It also dissolved the highest religious body that represents the Shiite sect in the country in the scope of the policy of systematic discrimination against the sect. It also constitutes a blatant violation of Article (18) of the Universal Declaration of Human Rights which states that, “Everyone has the right to freedom of thought, conscience and religion; this right includes freedom to change his religion or belief, and freedom, either alone or in community with others and in public or private, to manifest his religion or belief in teaching, practice, worship and observance”. The Strategic Affairs Advisor at the Cabinet “Salah Al-Bandar” revealed in a confidential report published in 2006 and known as “Al Bandar Report”the mechanisms of eliminating the Shiite sect such as distribution of power and wealth and the religious and cultural condition in the country.
The Bahrain Center for Human Rights calls on the US, UK, UN and all the regime’s close allies and relevant international institutes to:
- Put pressure on the Authority in Bahrain to take into account and maintain human rights especially those related to freedom of religion and practicing rituals.
- Trialing Bahrain internationally for the continuous and repetitive violations of the Universal Declaration of Human Rights which it had endorsed and its violations of what it had pledged.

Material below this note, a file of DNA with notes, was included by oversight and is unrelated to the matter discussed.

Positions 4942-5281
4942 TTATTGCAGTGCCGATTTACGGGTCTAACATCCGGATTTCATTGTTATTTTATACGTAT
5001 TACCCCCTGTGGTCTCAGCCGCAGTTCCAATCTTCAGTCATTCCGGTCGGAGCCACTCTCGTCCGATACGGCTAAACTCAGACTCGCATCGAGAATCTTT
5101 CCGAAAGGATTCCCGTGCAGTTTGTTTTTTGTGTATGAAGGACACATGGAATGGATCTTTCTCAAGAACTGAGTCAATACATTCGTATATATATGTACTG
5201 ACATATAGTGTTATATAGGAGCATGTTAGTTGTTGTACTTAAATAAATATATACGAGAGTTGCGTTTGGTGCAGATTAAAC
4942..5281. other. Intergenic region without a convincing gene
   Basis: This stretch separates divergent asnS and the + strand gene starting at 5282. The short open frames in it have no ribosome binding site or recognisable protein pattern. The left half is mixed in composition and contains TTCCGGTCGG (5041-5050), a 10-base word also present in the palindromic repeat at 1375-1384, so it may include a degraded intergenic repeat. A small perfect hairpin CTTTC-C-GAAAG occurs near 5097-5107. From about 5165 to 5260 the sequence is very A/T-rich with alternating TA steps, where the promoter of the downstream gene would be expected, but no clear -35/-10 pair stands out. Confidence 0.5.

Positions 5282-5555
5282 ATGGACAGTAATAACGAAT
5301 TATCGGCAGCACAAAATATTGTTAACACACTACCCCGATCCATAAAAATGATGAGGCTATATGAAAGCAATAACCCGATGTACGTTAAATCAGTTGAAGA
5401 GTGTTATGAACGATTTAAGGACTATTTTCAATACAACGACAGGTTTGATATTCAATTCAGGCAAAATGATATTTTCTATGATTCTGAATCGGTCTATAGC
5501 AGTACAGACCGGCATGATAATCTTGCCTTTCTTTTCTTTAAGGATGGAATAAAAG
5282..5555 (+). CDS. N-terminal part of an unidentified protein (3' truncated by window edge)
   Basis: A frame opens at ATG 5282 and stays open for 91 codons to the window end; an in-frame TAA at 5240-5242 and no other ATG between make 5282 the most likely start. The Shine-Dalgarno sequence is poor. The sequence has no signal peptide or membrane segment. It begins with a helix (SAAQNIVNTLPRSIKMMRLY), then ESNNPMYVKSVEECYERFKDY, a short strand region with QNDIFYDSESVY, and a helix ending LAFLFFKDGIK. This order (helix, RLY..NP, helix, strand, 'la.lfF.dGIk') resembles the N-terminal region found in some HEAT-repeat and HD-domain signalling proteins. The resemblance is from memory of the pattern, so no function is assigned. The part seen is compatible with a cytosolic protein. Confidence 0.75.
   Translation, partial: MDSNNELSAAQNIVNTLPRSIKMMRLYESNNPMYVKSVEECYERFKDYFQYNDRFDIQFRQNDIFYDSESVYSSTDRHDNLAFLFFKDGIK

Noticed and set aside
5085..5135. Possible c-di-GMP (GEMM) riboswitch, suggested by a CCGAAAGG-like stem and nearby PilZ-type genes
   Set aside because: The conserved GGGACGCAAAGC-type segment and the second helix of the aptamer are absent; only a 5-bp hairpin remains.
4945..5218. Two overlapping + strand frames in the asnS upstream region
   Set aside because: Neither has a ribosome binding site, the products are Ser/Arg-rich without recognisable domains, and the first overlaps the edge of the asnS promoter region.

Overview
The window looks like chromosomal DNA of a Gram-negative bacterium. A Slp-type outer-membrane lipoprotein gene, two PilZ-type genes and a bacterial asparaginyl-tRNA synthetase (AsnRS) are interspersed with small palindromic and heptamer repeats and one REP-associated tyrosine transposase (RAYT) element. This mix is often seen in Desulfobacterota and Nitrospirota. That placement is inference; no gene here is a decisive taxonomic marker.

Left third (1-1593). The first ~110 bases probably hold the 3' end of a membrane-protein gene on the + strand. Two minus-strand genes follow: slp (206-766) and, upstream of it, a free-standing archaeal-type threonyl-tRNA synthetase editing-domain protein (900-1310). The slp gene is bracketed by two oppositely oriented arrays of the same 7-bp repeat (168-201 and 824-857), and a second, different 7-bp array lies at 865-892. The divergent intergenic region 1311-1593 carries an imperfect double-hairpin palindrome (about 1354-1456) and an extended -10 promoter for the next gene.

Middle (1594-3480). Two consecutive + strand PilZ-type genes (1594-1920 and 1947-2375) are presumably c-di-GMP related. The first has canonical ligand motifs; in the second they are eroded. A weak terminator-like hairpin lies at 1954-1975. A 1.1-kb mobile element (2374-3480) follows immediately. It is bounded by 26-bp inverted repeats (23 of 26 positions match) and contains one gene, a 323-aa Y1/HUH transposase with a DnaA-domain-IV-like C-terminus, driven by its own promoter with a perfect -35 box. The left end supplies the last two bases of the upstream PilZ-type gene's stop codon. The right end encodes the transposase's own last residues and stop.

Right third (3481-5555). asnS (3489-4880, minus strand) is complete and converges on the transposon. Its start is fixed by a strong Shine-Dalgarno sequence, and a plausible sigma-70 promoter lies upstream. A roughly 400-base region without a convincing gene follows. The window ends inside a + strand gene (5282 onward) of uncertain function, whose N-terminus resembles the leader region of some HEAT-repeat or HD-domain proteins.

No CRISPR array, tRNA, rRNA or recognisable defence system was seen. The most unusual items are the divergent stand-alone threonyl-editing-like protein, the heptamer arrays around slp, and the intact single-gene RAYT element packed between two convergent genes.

It also calls on the Authority in Bahrain to:
- Stop targeting religious freedoms;
- Respect the right to establish societies and stop assaulting and battling non-government institutes;
- Put an end to the policy of sectarian discrimination.
The regime forces alongside the Peninsula Shield Forces carried out a campaign to demolish the mosques of the Shiite sect in 2011 after suppressing the massive protest in the Pearl Roundabout and declaring a state of emergency which established a new era of suppression and abuse against the Bahraini people. That period beheld demolishing approximately 35 Shiite mosques[vi], and among them were historical mosques that were more than 400 years old in defiance and provocation of the feelings of a sect of a society. The report of the Bahrain Independent Commission of Inquiry (BICI)[vii] – Bassioni’s Committee that was appointed by Bahrain’s ruler Hamad Al-Khalifa - indicated that demolishing mosques is considered a collective punishment that targets a particular sect:
“…the fact that these were primarily Shia religious structures, the demolitions would be perceived as a collective punishment and would therefore inflame the tension between the GoB and the Shia population”.[viii]
Every now and then Bahrain is witnessing clear incitements of the history of the original people and its sect, where several mosques were subjected to deliberate shots and vandalism[ix], and some of them were targeted with teargas merely out of revenge and vengeance. The Authority in Bahrain promotes sectarian incitement by fabricating cases that aim at making the components of the society clash among each other as had happened in the case of the alleged bombing in Riffa[x] mosque. This had happened in several occasions in religious processions, the last of these was obstructing a mourning (Azza) procession on 20 December 2013 when the people holding the procession were commemorating a Shiite occasion[xi].
[viii] BICI report, clause 1334